Font selection is a key component in the creation of successful communications. Not only does font selection ensure clear readability, it also plays an important role in the perceptions generated of the Chester County Intermediate Unit (CCIU). Use of ornamental, handwriting or novelty fonts (e.g. Comic Sans) are all highly stylized and can be distracting and amateurish when utilized in a more professional piece. There are specific times when these might be acceptable (e.g. holiday flyers, special invitations), but in general, sans-serif and serif fonts should be utilized to communicate a professional, high-quality, experienced, highly trusted establishment.
There are many fonts available, but generally, we recommend the following for both print and web:
For all general CCIU media and correspondence:
- Use Sans Serif fonts, such as: Helvetica or Arial type families for headlines and subheads.
- Use Serif fonts, such as: Times New Roman, Garamond or Cambria type families for body text, captions, bulleted lists and hanging indents.
For CCIU special purpose publications:
- Use Futura, Helvetica, Arial or Avant Garde type families for headlines and subheads.
- Use Avenir Next, Times New Roman or Garamond type families for body text, captions, bulleted lists and hanging indents.
For CCIU website:
- The selected font for use on the cciu.org website is Karla.
Additional headline fonts may be utilized when incorporated within an overall design concept, but selections should be strongly reviewed and must compliment one of the body text families indicated above.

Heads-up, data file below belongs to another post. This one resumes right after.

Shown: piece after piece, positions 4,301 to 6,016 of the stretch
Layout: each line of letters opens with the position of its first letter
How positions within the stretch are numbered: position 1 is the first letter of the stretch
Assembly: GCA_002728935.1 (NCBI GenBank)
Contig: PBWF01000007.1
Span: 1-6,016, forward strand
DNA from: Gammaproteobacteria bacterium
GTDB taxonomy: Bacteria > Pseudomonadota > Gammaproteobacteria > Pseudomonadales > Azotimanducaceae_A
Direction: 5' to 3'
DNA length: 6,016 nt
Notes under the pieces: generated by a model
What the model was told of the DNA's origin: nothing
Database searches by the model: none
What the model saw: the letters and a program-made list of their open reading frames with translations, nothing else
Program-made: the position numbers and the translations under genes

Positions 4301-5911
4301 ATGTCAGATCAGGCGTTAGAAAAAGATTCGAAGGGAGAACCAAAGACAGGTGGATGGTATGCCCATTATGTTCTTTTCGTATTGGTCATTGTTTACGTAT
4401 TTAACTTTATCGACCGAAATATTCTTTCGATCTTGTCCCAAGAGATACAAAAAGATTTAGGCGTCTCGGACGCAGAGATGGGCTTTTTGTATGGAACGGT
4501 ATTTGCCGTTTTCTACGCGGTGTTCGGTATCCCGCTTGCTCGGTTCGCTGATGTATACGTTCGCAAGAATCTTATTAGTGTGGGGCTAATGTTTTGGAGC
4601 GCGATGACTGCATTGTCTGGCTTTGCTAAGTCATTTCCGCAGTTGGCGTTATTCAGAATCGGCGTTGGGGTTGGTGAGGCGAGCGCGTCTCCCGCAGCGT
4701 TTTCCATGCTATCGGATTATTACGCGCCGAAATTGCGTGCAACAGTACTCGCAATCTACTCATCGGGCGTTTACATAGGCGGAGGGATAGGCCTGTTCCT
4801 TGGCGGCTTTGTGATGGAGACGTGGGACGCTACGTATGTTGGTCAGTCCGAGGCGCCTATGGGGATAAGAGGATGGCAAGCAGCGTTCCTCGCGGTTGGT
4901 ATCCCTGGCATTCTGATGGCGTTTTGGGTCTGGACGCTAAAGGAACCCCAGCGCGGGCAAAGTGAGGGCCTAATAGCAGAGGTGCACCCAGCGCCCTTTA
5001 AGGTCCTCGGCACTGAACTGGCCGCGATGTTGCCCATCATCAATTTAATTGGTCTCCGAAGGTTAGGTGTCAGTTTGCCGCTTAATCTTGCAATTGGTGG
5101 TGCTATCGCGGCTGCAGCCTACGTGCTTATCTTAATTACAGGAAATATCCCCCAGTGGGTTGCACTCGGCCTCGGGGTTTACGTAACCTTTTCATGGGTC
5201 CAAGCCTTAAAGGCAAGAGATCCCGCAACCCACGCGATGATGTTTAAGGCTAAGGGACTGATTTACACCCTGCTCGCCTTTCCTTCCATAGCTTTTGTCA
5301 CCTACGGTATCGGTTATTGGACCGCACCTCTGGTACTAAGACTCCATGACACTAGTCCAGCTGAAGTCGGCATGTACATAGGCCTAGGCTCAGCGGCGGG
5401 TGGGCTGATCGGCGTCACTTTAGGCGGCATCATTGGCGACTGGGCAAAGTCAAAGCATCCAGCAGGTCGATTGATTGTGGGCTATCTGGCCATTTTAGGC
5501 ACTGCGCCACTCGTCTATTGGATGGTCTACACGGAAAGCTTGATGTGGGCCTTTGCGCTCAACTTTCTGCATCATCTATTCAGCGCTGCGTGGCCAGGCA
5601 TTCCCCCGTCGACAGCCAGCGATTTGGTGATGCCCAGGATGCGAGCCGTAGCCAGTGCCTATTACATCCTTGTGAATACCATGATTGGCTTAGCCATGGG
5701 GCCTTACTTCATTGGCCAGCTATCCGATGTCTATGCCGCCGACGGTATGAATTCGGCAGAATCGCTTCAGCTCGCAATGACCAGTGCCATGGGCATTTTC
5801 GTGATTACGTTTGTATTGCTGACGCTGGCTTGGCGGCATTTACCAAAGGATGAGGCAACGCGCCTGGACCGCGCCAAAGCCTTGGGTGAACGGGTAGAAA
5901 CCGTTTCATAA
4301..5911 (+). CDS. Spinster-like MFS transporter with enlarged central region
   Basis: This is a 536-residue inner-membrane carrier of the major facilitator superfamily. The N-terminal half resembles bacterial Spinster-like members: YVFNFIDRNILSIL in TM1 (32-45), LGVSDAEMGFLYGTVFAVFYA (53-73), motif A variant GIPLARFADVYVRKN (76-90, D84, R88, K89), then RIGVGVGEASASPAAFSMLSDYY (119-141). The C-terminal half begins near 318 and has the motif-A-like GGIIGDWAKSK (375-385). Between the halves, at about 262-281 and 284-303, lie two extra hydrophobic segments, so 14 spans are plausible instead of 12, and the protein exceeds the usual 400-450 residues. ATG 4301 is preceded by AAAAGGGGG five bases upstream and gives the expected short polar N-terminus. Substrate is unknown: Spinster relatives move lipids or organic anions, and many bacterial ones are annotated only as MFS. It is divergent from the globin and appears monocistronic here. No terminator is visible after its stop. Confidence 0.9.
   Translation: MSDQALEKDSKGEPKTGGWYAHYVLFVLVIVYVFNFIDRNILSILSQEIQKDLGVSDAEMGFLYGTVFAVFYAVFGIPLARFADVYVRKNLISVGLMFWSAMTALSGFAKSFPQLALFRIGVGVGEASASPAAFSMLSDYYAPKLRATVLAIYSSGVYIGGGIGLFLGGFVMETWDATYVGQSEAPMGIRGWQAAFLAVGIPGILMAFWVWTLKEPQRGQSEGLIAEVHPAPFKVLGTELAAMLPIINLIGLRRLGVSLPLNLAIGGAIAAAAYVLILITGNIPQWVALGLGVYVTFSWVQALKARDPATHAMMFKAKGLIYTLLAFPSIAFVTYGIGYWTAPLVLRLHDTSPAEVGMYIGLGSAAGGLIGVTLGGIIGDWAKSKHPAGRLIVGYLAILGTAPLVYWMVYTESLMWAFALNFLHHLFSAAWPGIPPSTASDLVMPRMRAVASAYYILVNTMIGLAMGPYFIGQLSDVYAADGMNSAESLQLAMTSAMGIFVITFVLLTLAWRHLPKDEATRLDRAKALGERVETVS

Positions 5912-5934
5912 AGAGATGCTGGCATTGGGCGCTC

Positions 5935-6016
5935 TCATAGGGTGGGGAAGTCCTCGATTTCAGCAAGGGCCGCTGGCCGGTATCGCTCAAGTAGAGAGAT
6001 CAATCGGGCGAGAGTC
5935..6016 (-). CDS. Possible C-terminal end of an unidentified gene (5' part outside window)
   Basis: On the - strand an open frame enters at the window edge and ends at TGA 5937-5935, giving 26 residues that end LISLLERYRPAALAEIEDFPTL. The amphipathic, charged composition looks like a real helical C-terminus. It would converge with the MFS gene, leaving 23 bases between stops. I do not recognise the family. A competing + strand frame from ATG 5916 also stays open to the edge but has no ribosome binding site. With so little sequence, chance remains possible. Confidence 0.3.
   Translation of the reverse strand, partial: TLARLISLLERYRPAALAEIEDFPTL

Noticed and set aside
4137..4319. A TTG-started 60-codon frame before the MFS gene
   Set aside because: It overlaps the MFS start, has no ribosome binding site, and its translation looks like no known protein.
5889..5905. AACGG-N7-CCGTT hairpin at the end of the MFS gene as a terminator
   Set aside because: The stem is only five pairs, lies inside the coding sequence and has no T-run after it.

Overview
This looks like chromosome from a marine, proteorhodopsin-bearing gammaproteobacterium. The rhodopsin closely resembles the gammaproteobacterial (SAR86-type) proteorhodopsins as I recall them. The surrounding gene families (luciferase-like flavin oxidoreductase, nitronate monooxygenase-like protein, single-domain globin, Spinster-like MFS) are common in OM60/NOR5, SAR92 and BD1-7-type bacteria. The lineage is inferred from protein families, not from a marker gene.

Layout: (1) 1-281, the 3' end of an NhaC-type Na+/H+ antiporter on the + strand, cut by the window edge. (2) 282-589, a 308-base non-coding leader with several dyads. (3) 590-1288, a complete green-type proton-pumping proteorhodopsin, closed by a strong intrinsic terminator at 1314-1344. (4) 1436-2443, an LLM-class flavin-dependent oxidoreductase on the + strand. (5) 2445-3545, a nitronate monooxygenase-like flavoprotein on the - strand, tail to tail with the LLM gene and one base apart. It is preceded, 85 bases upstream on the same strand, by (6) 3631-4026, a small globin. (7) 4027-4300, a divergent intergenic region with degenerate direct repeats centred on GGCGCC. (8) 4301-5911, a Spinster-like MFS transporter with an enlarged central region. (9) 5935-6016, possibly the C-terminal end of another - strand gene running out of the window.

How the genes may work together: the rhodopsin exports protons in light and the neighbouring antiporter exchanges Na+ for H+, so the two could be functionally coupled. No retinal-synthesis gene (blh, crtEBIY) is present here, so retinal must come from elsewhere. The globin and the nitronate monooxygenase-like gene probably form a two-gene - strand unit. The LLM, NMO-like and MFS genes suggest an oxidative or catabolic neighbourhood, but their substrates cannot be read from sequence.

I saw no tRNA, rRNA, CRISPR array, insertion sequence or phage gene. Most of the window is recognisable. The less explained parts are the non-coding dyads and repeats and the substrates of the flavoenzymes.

- In general, use 10 to 12 point type for body text, 9 to 10 point for captions, 14-18 point for subheads and 20-30 for headlines.
- Limit TWO typefaces to a document. You can vary the look of type/fonts by size, weight, structure, form, direction and color.
- Be consistent in the use of typefaces for body text and headlines throughout a document. All headlines and subheads in a document should be the same type family and size; and all body text, captions and hanging indents should be the same type family and size.
- Use serif typefaces such as Times New Roman for body text and sans serif typefaces such as Helvetica or Arial for headlines. Serif typefaces have “feet” at the bottom of the letters that make it easier to read the small print. Sans serif typefaces are “without feet” and are more difficult to read when used in small print.
- Avoid using ALL CAPS or underlining large blocks of text. It makes your information harder to read. Use bold type or put a box around the information you are trying to highlight.
- Avoid justifying blocks of copy. It makes information harder to read. Use flush left instead for better readability.
- Utilize leading (space between lines of text) and tracking (space between letters) of text appropriately – spacing that is too loose or too tight can make readability more difficult. Look to maintain consistency in the spacing you choose throughout the document.
- On promotional materials, be cognizant of the length of copy on any one line. Copy that runs the full width of the document can become difficult to follow without losing your place in reading. The recommended line length allows for approximately seven to nine words per line.